Spring is just around the corner! In 2023, the first day of spring will be March 20th. Spring is a wonderful time of year for astronomy and stargazing, with the warmer weather and longer days providing ideal conditions for observing the night sky. Whether you're a seasoned astronomer or a beginner, there are plenty of celestial events and phenomena to look out for this season.
The first day of spring is determined by the vernal equinox. The vernal equinox is the moment when the the Sun is directly over Earth's equator, resulting in equal amounts of daylight and darkness. This marks the beginning of the spring season in the Northern Hemisphere and the autumn season in the Southern Hemisphere.
There's lots to enjoy in the sky this spring from meteor showers, star clusters, galaxies, to planetary alignments, there's something for everyone to enjoy. Here are some of the highlights to look out for:
The Full Worm Moon: On March 7th, the Full Worm Moon will light up the night sky. This is the final full moon of the winter and gets its name from the earthworms that emerge from the soil as the weather starts to warm up. It's a great opportunity to observe the full Moon and take a final moon lit hike/snowshoe this winter.
mile high moon over Denver/Sloans lake
Mars: The Red Planet will be visible high in the sky in the early evening hours on through midnight, setting in the west as the night progresses. Look for a reddish-orange dot that is brighter than most stars. for more information check out our post covering mars this season: https://www.astrotours.org/post/mars-returns
Jupiter: This gas giant is still visible in the early evening sky, with Jupiter shining brightly in the southwest. Jupiter is best viewed through a telescope or binoculars, which can reveal the red stripes (maybe even the great spot) and the rapidly moving moons. look at Jupiter in a telescope once it's dark enough to see it then check back on it in an hour and you will be able to witness the moons moving around the planet. learn more in our post about Jupiter here: https://www.astrotours.org/post/by-jove-1
Jupiter and four of its moons.
Venus: Venus will be visible in the early evening hours in the west, just after sunset. Look for Venus, low on the horizon in the west. In a telescope or small binoculars you will be able to see the phases of Venus much like the phases of the moon. you can track Venus's phases and how they change if you check back on Venus over the next few months. learn more about Venus in our blog post here: https://www.astrotours.org/post/venus-1
Phases of Venus
The Seven Sisters: Also known as the Pleiades, is a prominent open star cluster located in the constellation Taurus. The cluster is easily visible to the naked eye, with six or seven (depending on how good your eyes are) of the brightest stars visible in a compact group. learn more about the folklore of the seven sisters in our post here: https://www.astrotours.org/post/let-s-get-sirius-about-orion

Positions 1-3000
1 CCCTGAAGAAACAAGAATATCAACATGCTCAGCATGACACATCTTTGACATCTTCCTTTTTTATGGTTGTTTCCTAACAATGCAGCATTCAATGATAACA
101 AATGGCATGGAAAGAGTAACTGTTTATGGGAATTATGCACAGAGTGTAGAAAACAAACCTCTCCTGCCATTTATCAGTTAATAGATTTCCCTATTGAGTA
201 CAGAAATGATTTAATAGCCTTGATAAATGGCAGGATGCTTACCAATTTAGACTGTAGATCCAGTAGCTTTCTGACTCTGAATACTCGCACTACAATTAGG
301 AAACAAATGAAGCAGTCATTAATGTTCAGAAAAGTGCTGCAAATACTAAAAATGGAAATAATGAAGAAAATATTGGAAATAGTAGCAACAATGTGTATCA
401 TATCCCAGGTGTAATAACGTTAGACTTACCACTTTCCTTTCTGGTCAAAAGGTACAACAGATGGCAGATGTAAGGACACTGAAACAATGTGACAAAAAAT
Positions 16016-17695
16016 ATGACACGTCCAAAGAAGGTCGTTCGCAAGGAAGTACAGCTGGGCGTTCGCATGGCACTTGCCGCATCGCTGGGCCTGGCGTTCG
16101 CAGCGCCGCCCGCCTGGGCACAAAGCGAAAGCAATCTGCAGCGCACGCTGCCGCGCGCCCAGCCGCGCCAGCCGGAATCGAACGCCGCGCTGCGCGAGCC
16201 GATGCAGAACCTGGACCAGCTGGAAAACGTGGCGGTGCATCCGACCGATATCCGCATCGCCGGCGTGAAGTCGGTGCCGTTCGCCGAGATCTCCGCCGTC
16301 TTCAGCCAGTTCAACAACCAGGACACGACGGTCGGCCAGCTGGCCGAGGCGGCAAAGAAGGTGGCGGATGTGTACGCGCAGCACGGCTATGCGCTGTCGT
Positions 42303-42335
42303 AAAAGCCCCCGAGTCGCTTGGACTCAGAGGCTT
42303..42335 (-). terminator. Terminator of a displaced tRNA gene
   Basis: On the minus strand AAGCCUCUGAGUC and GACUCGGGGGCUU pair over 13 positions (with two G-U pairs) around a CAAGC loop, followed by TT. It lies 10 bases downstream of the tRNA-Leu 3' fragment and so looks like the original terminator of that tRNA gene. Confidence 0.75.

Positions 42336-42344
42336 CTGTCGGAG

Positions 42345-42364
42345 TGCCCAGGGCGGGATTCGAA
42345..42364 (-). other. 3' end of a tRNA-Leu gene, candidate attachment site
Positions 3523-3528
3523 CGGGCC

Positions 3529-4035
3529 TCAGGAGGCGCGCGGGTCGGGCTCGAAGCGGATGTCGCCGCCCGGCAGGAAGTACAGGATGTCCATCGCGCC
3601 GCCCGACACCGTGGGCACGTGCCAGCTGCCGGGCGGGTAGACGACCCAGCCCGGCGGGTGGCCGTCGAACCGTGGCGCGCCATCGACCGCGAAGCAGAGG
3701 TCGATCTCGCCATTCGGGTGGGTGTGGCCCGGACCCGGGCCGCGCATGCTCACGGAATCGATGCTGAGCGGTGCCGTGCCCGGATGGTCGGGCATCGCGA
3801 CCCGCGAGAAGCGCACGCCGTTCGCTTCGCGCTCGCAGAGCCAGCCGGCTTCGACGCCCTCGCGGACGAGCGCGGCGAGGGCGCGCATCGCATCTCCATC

Hubble image of the 7 Sisters
The Beehive Cluster: Also known as M44, this open star cluster is located in the constellation Cancer and is visible with the naked eye in a dark sky. Find Cancer using a star chart or a phone star app and look for a fuzzy patch of light containing dozens of stars.
M44 in a telescope
The Orion Nebula: This bright, colorful cloud of gas and dust is located in the constellation Orion and can be seen with the naked eye in a dark sky. It is best viewed through binoculars or a telescope, which can reveal its intricate structure and the stars forming within it.
How to find the Orion Nebula
The Lyrid meteor shower: This annual meteor shower peaks around April 22nd and is known for its bright, fast-moving shooting stars. The Lyrids are caused by debris from Comet C/1861 G1 Thatcher, which burns up in Earth's atmosphere. We have a program on April the 22nd to observe this shower if you would like to book it visit: AstroTours.org/book
To get the most out of your stargazing experience, make sure to find a dark location away from city lights, and give your eyes time to adjust to the darkness. It's also a good idea to bring along a red flashlight to help you navigate and read star charts without disrupting your night vision.
Spring is an exciting time for astronomy and stargazing, with plenty of opportunities to explore the wonders of the night sky. So grab your telescope or binoculars, find a comfortable spot, and enjoy the show or enjoy the show with us on one of our events book now at AstroTours.org/book